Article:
Hostage Situations in Detention Settings: Planning and Tactical Considerations

By Peak, Kenneth J.; Radli, Eric et al. | The FBI Law Enforcement Bulletin, October 2008 | Go to article overview

Hostage Situations in Detention Settings: Planning and Tactical Considerations


Peak, Kenneth J., Radli, Eric, Pearson, Cecil, Balaam, Darin, The FBI Law Enforcement Bulletin


"[Correctional administrators] undoubtedly must take into account the very real threat unrest presents to inmates and officials alike, in addition to the possible harm to inmates. To resolve a disturbance ... we think the question whether the measure taken inflicted unnecessary and wanton pain and suffering ultimately turns on whether force was applied in a good-faith effort to maintain or restore discipline or maliciously and sadistically for the very purpose of causing harm."

--Whitley v. Albers (1)

At the Morey Unit of the Lewis Prison Complex in Buckeye, Arizona, two inmates took two correctional officers hostage and seized the unit's tower, triggering a 15-day standoff that remains the longest prison hostage situation in this nation's history. (2) Approximately 450 prisoners at the Southern Ohio Correctional Facility in Lucasville engaged in a riot, resulting in the deaths of nine inmates and one officer during the 10-day siege. (3) Federal detainees in a Louisiana parish jail held the warden and two guards hostage at knifepoint, demanding a helicopter to escape. (4)

A sheriff's negotiator won the release of three employees before a SWAT team stormed the Bay County Jail in Florida. Inmates had threatened to rape and cut off the body parts of a fourth hostage, a nurse. They had taken over the jail's infirmary, and one was holding a scalpel to the nurse's neck when the SWAT team and armed correctional officers ended the 11-hour standoff. (5)

At the U.S. Penitentiary in Atlanta, Georgia, the U.S. Department of State reinstated an accord that permitted the repatriation of about 2,500 Cuban nationals. Three days later, the detainees seized control of the penitentiary, demanding that they not be repatriated. The uprising lasted 11 days and involved more than 100 hostages. (6)

At the Mack Alford Correctional Center in Stringtown, Oklahoma, a riot occurred that lasted 3 days, wherein inmates seized eight hostages and took control of two-thirds of the prison. (7) Also, permanently seared in the annals of corrections rioting are the horrific incidents at the Attica Correctional Facility in New York in 1971 (39 inmates and employees killed) and at the New Mexico State Prison in Santa Fe in 1980 (33 inmates dead). (8)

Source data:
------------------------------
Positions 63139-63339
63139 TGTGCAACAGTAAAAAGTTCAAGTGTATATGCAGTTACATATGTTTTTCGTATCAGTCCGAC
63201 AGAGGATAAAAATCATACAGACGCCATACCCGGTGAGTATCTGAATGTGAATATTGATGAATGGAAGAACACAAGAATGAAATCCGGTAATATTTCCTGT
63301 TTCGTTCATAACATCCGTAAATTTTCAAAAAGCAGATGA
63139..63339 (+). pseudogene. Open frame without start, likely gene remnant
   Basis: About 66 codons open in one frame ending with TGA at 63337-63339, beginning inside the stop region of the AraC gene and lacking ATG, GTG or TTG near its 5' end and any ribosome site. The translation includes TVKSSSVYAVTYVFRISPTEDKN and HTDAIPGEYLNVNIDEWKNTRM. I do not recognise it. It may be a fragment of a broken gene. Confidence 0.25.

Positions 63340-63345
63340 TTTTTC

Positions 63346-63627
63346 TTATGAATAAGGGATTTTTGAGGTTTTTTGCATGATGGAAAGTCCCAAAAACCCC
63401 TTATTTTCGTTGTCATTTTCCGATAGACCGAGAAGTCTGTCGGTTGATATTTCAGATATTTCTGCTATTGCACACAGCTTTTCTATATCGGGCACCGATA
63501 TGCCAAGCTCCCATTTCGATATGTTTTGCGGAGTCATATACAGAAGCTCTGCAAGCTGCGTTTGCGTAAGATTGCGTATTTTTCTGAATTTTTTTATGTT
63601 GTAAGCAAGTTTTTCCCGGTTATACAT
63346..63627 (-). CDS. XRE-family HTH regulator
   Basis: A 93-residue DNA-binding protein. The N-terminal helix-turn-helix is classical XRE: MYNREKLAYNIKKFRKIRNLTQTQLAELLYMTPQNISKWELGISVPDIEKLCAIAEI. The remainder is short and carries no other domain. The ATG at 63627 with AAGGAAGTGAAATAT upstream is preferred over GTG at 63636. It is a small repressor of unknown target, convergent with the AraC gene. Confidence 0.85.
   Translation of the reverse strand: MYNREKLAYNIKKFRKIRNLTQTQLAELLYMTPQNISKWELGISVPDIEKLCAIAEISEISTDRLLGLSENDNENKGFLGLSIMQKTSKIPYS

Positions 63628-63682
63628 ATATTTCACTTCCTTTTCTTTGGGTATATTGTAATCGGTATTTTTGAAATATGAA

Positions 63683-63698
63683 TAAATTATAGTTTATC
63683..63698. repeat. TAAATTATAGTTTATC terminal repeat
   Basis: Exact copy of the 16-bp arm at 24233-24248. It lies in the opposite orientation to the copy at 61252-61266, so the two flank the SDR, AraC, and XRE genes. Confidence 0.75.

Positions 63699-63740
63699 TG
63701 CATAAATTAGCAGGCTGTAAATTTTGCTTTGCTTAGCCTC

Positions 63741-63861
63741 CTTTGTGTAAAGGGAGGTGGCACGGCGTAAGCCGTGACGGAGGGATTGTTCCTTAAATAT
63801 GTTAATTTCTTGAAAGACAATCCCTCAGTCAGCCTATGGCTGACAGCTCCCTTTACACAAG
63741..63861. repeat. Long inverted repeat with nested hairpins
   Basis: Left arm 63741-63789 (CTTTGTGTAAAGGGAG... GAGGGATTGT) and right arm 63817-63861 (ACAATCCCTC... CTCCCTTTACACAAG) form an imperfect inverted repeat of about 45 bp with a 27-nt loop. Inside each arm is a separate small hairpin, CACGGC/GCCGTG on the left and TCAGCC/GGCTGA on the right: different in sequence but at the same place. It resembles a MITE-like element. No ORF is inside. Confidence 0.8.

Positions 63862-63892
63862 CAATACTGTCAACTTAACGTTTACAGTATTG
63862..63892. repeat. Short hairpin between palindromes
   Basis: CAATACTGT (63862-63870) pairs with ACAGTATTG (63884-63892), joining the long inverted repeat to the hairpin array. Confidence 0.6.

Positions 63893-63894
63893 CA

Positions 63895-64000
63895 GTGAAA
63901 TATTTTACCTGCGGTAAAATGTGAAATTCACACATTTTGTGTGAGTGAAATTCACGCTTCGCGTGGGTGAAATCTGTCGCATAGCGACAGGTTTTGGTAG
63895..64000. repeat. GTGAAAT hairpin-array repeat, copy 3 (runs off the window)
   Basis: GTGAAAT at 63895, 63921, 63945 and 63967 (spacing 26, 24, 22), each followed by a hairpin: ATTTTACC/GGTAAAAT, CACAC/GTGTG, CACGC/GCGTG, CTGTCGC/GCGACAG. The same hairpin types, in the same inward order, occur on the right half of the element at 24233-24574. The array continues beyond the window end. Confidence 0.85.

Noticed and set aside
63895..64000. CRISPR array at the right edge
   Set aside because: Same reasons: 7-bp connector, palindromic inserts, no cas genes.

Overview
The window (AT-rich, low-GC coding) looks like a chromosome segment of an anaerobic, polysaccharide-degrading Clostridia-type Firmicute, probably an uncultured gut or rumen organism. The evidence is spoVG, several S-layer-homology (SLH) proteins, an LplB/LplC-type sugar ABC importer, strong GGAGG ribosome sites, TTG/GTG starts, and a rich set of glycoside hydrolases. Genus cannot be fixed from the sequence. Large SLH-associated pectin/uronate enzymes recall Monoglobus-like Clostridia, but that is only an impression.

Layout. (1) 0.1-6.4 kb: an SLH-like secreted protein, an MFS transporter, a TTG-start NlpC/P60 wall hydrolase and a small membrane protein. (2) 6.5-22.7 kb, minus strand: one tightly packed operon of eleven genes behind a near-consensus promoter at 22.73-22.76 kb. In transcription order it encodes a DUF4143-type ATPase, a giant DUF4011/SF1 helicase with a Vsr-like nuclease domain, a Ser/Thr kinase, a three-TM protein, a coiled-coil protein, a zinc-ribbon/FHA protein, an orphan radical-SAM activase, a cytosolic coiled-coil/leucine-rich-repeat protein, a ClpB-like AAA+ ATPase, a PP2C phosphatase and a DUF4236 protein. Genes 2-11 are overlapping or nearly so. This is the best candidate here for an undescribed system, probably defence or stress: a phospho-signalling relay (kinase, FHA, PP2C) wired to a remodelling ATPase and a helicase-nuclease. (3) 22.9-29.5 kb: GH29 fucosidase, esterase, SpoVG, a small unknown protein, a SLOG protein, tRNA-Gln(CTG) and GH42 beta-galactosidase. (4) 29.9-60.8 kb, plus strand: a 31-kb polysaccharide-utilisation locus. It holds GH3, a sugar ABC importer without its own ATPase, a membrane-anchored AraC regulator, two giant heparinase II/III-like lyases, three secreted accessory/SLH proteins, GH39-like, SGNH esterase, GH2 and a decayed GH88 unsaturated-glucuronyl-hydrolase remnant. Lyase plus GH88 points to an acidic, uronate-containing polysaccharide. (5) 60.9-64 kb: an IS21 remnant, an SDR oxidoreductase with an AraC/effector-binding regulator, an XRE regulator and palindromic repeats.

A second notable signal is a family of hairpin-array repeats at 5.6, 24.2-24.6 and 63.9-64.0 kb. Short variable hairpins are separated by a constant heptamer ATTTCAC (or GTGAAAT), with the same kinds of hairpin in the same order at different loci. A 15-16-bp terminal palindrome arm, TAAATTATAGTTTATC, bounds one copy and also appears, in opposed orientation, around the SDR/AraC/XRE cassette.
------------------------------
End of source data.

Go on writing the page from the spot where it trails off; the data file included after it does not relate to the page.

OVERVIEW OF THE PROBLEM

As seen by these tragic events, jail and prison rioting and hostage taking are potentially explosive and perilous situations from beginning to end. Hostages always are directly in harm's way, and their jeopardy is continuous and uninterrupted until they are released and safely in the hands of authorities. (9) Some inmate-involved riots and hostage situations come as a complete surprise, whereas others flow from a precipitating event or some type of "spark."

Corrections hostage-taking events can involve any individuals--employees, visitors, or prisoners--held against their will by an inmate seeking to escape, gain concessions, or achieve other goals, such as publicizing a particular cause. They can be planned or impulsive acts (10) and can involve one hostage or hundreds. (11)

History

Although hostage situations may seem like a recent phenomenon, history, in fact, is replete with examples. The Romans regularly exchanged hostages with other treaty nations to ensure that each party would fulfill its obligations. Emperor Henry VI captured King Richard Coeur-de-Lion and held him hostage for ransom. Other famous hostages of that era included Joan of Arc and Miguel de Cervantes. During the 17th century, Christian orders were dedicated to the rescue of hostages held as slaves in Islamic countries surrounding the Mediterranean Sea. Pirates, as well as renegade governments, have captured and used hostages to obtain money or goods, and skyjackings have occurred since the early 1930s. (12)

[ILLUSTRATION OMITTED]

Following the watershed year for hostage taking of 1972 when Palestinian terrorists took 11 Israeli athletes hostage at the Olympic Games in Munich, Germany, the law enforcement community immediately realized the far-reaching effects of these events. …

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